Here are answers to some of the frequently asked questions we receive from patients who are interested in learning more about our approach.
- What causes inflammation and adhesive scar tissue to form?
- What is Dermal-Fascial Restoration℠ (DFR℠)
- How does DFR work?
- What studies have been done?
- Is DFR safe?
- How involved is the treatment process?
- Who on your staff will be treating me?
- How will I know if it is working?
Small repetitive injuries over time, as well as major trauma can cause inflammation. Inflammation can lead to the development of adhesive scar tissue. In addition, a sedentary lifestyle can also lead to inflammation of the soft tissue.
Dermal-Fascial Restoration (DFR) is a new manual approach for addressing the effect of inflammatory processes on the muscular-skeletal system. Recent advances in ultrasound diagnostic technology in the field of internal medicine, clinical dermatology and more recently, physical therapy, are helping understand this process and why this advanced manual therapy (DFR) is so effective at restoring health to the dermis and underlying myofascia.
By applying focused, high levels of tension on the adhesion, the physical therapist is able to restructure the adhesive scar tissue (collagen) within the connective tissue without causing further inflammation or injury. This release allows the intricate network of connective tissue to perform their specific and intended functions, resulting in improved function and reduced pain. Through real-time High Frequency Shear Wave Elastography (HFSWE) imaging, Dr. Mettler and his associates have been able to confirm how DFR systematically and progressively frees skin and myofascia stiffness or adhesions caused by tissue inflammation.
Studies performed using a standardized physical therapy outcome analysis demonstrate an superior level of patient response with improvement in pain and function following DFR in combination with standard therapies to other treatments without DFR. Results varied from nearly 20–75% improvement in both pain and range of motion for the the DFR group over the comparison groups depending on the study patient group used. (actual results: 17%, 24%, 32%, 59%, 72%)
Some patients have experienced minor skin irritation in the area that is being treated. These minor skin irritations clear within a day.
Treatment typically consists of 8 to 15 sessions (lasting 30 to 60 minutes each) over a 2- to 3-month period.
All patients are treated by Doctors of Physical Therapy rather than by aides or associates.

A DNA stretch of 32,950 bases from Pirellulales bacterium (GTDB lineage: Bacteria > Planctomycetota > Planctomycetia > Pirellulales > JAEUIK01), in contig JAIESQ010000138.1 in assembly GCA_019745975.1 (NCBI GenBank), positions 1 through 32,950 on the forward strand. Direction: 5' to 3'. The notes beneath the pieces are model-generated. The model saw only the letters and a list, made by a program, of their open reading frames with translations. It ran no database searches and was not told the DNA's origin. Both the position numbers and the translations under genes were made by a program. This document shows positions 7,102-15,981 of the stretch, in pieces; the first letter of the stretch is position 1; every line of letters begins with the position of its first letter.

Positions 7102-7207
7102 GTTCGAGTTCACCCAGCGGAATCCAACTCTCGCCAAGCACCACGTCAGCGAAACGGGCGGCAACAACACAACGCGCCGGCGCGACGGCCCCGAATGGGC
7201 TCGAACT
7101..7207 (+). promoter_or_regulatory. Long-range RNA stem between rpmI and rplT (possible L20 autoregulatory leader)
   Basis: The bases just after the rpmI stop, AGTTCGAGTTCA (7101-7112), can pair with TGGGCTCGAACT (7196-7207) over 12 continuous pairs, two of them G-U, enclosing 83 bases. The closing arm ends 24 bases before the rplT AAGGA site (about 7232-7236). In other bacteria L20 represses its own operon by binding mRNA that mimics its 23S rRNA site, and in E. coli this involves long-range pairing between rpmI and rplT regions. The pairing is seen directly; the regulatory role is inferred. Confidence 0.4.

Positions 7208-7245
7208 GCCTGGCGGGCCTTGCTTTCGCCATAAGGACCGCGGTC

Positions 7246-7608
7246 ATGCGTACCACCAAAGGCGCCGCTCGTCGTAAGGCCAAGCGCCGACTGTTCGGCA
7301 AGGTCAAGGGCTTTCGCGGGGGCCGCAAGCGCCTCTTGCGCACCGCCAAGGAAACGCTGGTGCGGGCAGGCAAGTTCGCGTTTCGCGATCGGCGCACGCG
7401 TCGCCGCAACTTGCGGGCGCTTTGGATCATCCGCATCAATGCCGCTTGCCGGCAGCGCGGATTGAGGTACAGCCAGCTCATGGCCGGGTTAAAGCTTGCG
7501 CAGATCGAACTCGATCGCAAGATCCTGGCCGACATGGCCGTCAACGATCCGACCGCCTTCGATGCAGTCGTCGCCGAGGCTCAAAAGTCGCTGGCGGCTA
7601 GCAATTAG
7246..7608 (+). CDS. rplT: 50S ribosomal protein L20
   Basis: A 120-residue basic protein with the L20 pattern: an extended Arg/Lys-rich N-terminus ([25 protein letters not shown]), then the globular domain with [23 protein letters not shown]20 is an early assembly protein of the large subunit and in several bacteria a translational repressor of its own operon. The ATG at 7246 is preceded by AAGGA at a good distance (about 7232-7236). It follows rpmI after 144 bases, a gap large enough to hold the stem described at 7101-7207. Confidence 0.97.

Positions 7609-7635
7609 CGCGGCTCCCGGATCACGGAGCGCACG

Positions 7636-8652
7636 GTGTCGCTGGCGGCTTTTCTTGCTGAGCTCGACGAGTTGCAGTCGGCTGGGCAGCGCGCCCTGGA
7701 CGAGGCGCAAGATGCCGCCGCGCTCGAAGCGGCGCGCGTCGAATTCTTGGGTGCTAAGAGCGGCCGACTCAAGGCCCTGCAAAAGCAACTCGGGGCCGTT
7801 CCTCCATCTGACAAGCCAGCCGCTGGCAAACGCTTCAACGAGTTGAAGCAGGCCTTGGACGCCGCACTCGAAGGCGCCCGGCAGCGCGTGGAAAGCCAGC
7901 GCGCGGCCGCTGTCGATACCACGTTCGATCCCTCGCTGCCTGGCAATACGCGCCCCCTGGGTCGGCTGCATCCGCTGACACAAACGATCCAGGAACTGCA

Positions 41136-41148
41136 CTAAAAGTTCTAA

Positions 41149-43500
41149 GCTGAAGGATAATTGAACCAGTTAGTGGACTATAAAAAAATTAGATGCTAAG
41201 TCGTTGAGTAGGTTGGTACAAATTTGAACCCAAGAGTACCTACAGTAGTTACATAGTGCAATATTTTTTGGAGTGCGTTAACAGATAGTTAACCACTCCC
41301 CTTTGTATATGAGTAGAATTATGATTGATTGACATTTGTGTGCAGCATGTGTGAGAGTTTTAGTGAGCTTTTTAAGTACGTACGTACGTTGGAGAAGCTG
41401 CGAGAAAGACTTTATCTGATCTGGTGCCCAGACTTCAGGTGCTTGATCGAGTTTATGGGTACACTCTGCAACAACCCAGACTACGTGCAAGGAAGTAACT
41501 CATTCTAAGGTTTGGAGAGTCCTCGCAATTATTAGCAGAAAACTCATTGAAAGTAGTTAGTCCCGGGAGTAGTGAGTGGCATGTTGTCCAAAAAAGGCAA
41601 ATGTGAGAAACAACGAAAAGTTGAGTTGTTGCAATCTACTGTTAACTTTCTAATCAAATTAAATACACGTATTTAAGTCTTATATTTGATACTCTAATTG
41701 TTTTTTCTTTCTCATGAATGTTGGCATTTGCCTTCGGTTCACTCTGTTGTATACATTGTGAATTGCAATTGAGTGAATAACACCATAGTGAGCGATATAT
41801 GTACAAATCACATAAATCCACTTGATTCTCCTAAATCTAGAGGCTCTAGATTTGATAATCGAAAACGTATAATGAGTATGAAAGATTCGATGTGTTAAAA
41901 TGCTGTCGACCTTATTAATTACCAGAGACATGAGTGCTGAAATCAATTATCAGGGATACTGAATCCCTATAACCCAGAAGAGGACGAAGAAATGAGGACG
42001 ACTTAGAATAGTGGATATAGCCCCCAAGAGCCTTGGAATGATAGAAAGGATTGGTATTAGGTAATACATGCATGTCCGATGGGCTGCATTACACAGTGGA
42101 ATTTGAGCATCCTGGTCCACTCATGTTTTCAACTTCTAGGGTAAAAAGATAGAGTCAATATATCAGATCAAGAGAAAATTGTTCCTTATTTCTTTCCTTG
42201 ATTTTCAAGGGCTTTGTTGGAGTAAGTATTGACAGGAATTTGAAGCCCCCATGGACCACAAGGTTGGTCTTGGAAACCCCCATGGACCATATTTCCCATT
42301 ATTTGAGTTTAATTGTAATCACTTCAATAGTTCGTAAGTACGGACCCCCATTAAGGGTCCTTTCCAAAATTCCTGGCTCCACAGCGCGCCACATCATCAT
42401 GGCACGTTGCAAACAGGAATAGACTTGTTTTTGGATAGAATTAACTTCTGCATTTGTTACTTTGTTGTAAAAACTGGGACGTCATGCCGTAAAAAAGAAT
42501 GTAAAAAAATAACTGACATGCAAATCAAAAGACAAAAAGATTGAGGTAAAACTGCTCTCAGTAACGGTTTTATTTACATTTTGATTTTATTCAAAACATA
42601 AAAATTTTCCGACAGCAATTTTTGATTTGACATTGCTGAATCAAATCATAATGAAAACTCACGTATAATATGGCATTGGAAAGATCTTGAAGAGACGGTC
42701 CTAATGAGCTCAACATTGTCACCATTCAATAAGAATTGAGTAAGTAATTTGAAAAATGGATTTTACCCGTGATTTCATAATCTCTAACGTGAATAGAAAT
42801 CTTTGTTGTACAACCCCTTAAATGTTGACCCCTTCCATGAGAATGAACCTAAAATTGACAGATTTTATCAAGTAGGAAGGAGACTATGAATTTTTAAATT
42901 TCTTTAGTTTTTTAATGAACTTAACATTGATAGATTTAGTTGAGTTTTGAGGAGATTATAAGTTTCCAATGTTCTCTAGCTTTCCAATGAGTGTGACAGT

Patients typically experience relief from pain in as little as 2 to 3 visits with increased range of motion and muscle function following this.
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1. A randomized sample of new Mettler patients treated from 2009–2012 using the Oswestry, DASH, NDI and LEFS self-report outcomes scoring systems with a comparison to the following studies:
Low Back (Oswestry)
- Nunn N. Practical challenges and limitations using the Oswestry Disability Low Back Pain Questionnaire in a private practice setting in New Zealand. A clinical audit. New Zealand J of Physiother. 2012;40(1):24-28.
- Unsgaard-Tøndel M, Fladmark A, Salvesen &, Vasseljen O. Motor control exercises, sling exercises, and general exercises for patients with chronic low back pain: a randomized controlled trial with 1-year follow-up. Phys Ther. 2010;90(10):1426-1440.
- Unlu Z, Tasci S, Tarhan S, Pabuscu Y, Islak S. Comparison of 3 physical therapy modalities for acute pain in lumbar disc herniation measured by clinical evaluation and magnetic resonance imaging. J Of Manip & Phys Therapeutics. 2008;31(3):191-198.
Upper Extremity/Shoulder (DASH)
- Camargo P, Haik M, Ludewig P, Filho R, Mattiello-Rosa S, Salvini T. Effects of strengthening and stretching exercises applied during working hours on pain and physical impairment in workers with subacromial impingement syndrome. Physiotherapy Theory & Practice. 2009;25(7):463-475.
- Badke M, Wooden M, Fly K, Boissonault W, Ekedahl S. Patient Outcome Following Rehabilitation for Rotator Cuff Repair Surgery: The Impact of Selected Medical Comorbidities. J Orthop Sports Phys Ther. 2007;37(6):312-319.
- Brennan G, Parent E, Cleland J. Description of Clinical Outcomes and Postoperative Utilization of Physical Therapy Services Within 4 Categories of Shoulder Surgery. J Orthop Sports Phys Ther. 2010;40(1):20-29.
- Fritz J, Brennan G. Preliminary examination of a proposed treatment-based classification system for patients receiving physical therapy interventions for neck pain. Physical Therapy. 2007;87(5):513-524.
- Dunning J, Cleland J, Waldrop M, Arnot C, Young I, Turner M, Sigurdsson G. Upper Cervical and Upper Thoracic Thrust Manipulation Versus Nonthrust Mobilization in Patients With Mechanical Neck Pain: A Multicenter Randomized Clinical Trial. J Orthop Sports Phys Ther. 2012;42(1):5-18.
- Young I, Michener L, Cleland J, Aguilera A, Snyder A. Manual therapy, exercise, and traction for patients with cervical radiculopathy: a randomized clinical trial. Phys Ther. 2009;89(7):632-642.
- Ask T, Strand L, Skouen J. The effect of two exercise regimes; motor control versus endurance/strength training for patients with whiplash-associated disorders: a randomized controlled pilot study. Clin Rehab. 2009;23(9):812-823.
Hip, leg, knee, foot and ankle (LEFS)
- Abbott J, Kidd M, Stockwell S, Cheney S, Gerrad D, Flynn T, Cleland J. Manual Physical Therapy and Exercise Versus Electrophysical Agents and Exercise in the Management of Plantar Heel Pain: A Multicenter Randomized Clinical Trial. J Orthop Sports Phys Ther. 2009;39(8):573-585.